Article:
They shall grow not old, as we that are left grow old:
Age shall not weary them, nor the years condemn.
At the going down of the sun and in the morning,
We will remember them.
Hi everyone! I hope this week has been excellent for you so far. I wanted to dedicate a post to Anzac Day, one of the most important holidays here in Australia. As adoptees of this beautiful country, it’s important to us both to understand the traditions, customs and history of Australia, as well know/learn as much as we can about its significant dates/holidays.
Anzac Day is observed every year on April 25th, to mark the anniversary of the landing of Australian and New Zealander troops in Gallipoli (Turkey) in 1915 — this year being its centenary. It was the first significant battle fought by Australia and New Zealand during the First World War and, for many soldiers, was the first time they had ever set foot outside of the country. The word ANZAC is an acryonym for “Australian and New Zealand Army Corps”, and all servicemen and -women are honored across both countries for their roles around the world in peacekeeping and fighting for their countries. Having had the privilege to have lived in developed countries for my entire life, it’s easy to take for granted the ‘cushy’ and comfortable life I was able to lead – never worried about walking on a land mine or being in the line of action, or concerned that a group of insurgents were going to attack my city. However, when that moment of realization hits that there are people serving all over the globe to protect my freedom, it’s a deep sense of humility and gratitude that sweeps over me. With that said, I want to thank and honor every single member of the Australian military fighting daily for our freedom and safety here – as well as in the United States and South Africa. Thank you for your sacrifices, honor and dedication to your country and for keeping me, my husband and family members safe and protected.
Two years ago, a community project was started by two Melbourne artists, Lynn Berry and Margaret Knight, whose fathers had bravely fought in World War II. Their goal was simple: have 5000 knitted poppies created to commemorate the centenary. Poppies are recognized as a symbol of remembrance, with some people here in Australia wearing sprigs of rosemary as a symbol as well. The project soon became viral and spread across the world, totaling 250,000 poppies total!! The incredible installation was laid down on the steps of Federation Square on Thursday, the 23rd – and then moved onto the Princes Bridge on Anzac Day for the march. It was a sea of red – each poppy completely different from the one beside it. Some were knitted, some crocheted, and others were felt, some with stories and names of servicemen and -women who had served for the country. It was emotional, beautiful and overwhelming all at once. To learn more about this project and to see more incredible photos around Melbourne, head over to the 5000 Poppies blog.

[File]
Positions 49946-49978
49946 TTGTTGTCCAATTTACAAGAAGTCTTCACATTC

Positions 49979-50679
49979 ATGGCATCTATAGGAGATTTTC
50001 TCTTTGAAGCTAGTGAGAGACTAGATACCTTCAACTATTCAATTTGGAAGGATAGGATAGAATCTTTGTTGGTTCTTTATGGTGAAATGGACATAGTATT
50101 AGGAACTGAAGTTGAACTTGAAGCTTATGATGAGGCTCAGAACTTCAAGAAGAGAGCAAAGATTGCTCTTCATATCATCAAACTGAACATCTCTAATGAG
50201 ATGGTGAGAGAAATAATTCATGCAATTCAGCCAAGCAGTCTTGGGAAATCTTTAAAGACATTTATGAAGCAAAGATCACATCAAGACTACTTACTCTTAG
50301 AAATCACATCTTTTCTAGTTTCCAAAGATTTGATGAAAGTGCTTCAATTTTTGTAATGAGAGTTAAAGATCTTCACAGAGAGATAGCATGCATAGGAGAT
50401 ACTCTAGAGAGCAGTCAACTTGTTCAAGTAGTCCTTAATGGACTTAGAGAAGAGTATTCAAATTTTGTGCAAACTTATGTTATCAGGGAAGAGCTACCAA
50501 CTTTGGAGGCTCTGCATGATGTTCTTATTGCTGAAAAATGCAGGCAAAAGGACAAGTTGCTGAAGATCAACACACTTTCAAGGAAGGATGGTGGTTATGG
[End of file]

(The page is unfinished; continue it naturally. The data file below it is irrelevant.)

Another tradition of Anzac Day are Anzac biscuits (or cookies for us American folk!), which are believed to have been sent to the soldiers during the war by their wives and family members, since the biscuits do not contain eggs and the ingredients do not spoil easily (so it was easy to ship over long distances and to last for a while). They’re delicious, especially with milk, and we enjoyed them. They’re very much like oatmeal cookies, but they contain golden syrup, which makes them nice and sweet!
On the morning of Anzac Day across Australia, there are dawn services, in which thousands turn out to pay their respects to the fallen (120,000 people turned up to the dawn service in Canberra – incredible). There were two services in Melbourne at the Shrine of Remembrance, one of my favorite sites here in Melbourne, which I plan to cover soon here on the blog. It is an incredible structure (see below), with an entire bottom level dedicated to the wars and battles that Australians have fought and continue to fight in. There was also a march through the city where descendants of those who fought in the First World War were able to come together to honor their family members, and we were able to witness some of it from our balcony. We also attended church on Sunday, and watched a brief informative video talking about the battle at Gallipoli, as well as the importance of Anzac Day. It was then followed by the playing of The Last Post, a bugle call that is used to signify the end of the day’s activities, but is also played at military funerals and remembrance days. It was followed up by the singing of the Australian anthem, Advance Australia Fair – you should definitely give it a listen; it’s so beautiful, and I got quite emotional singing it!
Lastly, if you get a chance to, The Water Diviner just released in the U.S. It’s an Australian movie about a father whose sons go to fight in the battle of Gallipoli and go missing, and he goes to Turkey to find them. My parents saw it and loved it, and Will and I plan to watch it soon! Russell Crowe directed and stars in the movie, and Andrew Lesnie did the cinematography for it (he has previously done all of the Lord of the Rings and Hobbit movies) – which was his last film before he tragically passed away this past week :(. If you do get a chance to see it, let me know in the comments what you thought of it.
Hoping you all enjoy my mini history lesson :) There is still so much to learn about Australia, and we hope to visit some more of the museums here (especially now that it’s cooler/rainier and we’ll want to be indoors!). You can rest assured that when we do visit them, I’ll be posting lots of updates, so look out for those!
Hoping you have a wonderful rest of the week ahead!